10/15/2020 6:22:00 AM Back of the Ballot Races Are Also Important
CLICK HERE to see the video supplied by Dr. John "Les" Cloninger
CLICK HERE to see the video supplied by Christine Poinsette
We did not receive a video from Roby Jetton or Tom Flohr in time for them to be linked to this article. If we receive them later, we may attach them to the article then, and we may put the links in other election articles.
Wayne Howard Staff Writer
Three years ago, the NC General Assembly considered adopting a new state elections law that would have put municipal elections in even-numbered years and made them partisan. The Republican majority, which controlled both the NC House and NC Senate, thought that moving the elections to the same years as Congressional & Presidential elections would help their local candidates, because many parts of North Carolina favored Republicans over Democrats and because that might help their local candidates to 'ride the coattails' of those running for higher offices. There was also the argument that holding even year elections would save the towns and cities money--since they were having to pay Elections Boards to run elections in odd-numbered years.
The North Carolina League of Municipalities opposed the measure, and eventually, the legislation (House bill 64 and Senate bill 94) didn't get passed; but as they were being discussed, the Lincolnton City Council, expecting their passage, changed Lincolnton's city elections to even-numbered years.
The Council voted earlier this year to ask Rep. Jason Saine, who introduced the legislation to change the elections to even-numbered years, to have them returned to odd-numbered years. Councilman Marty Eaddy said he felt having the city election in even-numbered years with other state and national elections left the local elections overshadowed. Only Councilman Roby Jetton voted against that motion; but Saine never introduced any bill to change the elections back to odd-numbered years.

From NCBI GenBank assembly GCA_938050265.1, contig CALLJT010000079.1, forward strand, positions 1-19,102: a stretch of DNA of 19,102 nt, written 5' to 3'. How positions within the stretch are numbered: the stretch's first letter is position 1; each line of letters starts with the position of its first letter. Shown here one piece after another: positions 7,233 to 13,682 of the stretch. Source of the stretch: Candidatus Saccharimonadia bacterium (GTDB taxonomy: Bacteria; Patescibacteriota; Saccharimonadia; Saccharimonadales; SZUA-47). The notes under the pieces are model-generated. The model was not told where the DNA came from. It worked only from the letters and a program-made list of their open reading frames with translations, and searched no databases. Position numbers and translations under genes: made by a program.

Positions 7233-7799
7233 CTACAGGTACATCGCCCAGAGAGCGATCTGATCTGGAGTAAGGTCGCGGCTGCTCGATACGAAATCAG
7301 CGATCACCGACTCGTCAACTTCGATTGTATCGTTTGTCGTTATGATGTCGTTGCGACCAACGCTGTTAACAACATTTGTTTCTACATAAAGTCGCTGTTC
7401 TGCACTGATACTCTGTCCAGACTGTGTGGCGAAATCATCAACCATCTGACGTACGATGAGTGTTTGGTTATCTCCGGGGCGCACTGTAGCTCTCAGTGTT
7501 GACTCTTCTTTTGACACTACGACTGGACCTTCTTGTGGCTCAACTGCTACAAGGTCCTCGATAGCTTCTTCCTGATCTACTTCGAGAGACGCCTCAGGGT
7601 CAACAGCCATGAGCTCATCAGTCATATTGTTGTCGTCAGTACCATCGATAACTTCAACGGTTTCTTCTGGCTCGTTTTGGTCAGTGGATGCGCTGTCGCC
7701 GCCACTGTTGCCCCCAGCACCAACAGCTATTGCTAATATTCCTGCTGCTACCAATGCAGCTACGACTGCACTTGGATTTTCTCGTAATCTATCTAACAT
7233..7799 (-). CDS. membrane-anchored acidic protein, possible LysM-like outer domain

This is a Presidential election year. North Carolina is also choosing one of its two US Senators. There are many other statewide races. While those races may take center stage, the back of the ballot has many important races including four of seven seats on the Lincoln County Board of Education, three of the five seats on the Lincoln County Commission, and two of the four seats on the Lincolnton City Council.
In one of those City Council races, Christine Poinsette, the GOP candidate, will seek the seat for ward 2, running against Dr. John "Les" Cloninger, the Democrat. Dr. Cloninger was first appointed to the seat previously held by his first wife, Marcia. She passed in 1999. He was re-elected until 2015, then in early 2016, he was diagnosed with cancer and left the Council seat, to which former mayor David Black was appointed. The change in the law that put Lincolnton's city elections in even-numbered years specified that the seats for wards 2 & 4 would have elections in 2020. In 2018, Dr. Jim Watson ran for the short term representing Ward 2. This year, he decided not to seek re-election. Cloninger, who had retired from his dental practice, decided he'd try to return to the Council seat he held for several years.
If this seems like deja vu, it was when Cloninger last ran in 2015 that his opponent was Poinsette's husband, Gene. Christine was then serving as chair of the Lincoln County Planning Board, a post she held for three of her years on that board. In 2018, she ran for County Commissioner, but came in third in the election for two seats. This year, she decided to run for City Council.
The other City Council race is for the Ward 4 seat currently held by Roby Jetton. The Republican Councilman is the second GOP member of the City Council in over a century. [The late Devin Rhyne was the first; John Gilleland was the first GOP mayor.] Prior to 1984, Lincolnton had a mayor and alderman form of government; it was changed to a city manager form with a mayor and council that year.
Jetton is considered by many a sports hero. He was a Golden Gloves boxer and a high school athletic standout. Years ago, Jetton was a Democrat, and was active in helping to elect many Democratic candidates.
His opponent is Tom Flohr, who owns Trident Trikes on N. Poplar Street. His wife Betty operates Treasures on Main and is the Executive Director of the Downtown Development Association.
The other two seats on the Council will be up for election in 2022. Part of the change that put Lincolnton's city elections in even-numbered years was a change to having the mayor's post elected every four years instead of two. Mayor Ed Hatley's current term won't expire until 2022.
The City Council election is just one of several that are on the back of the ballot. They're important races; be sure to vote the back of the ballot, too.
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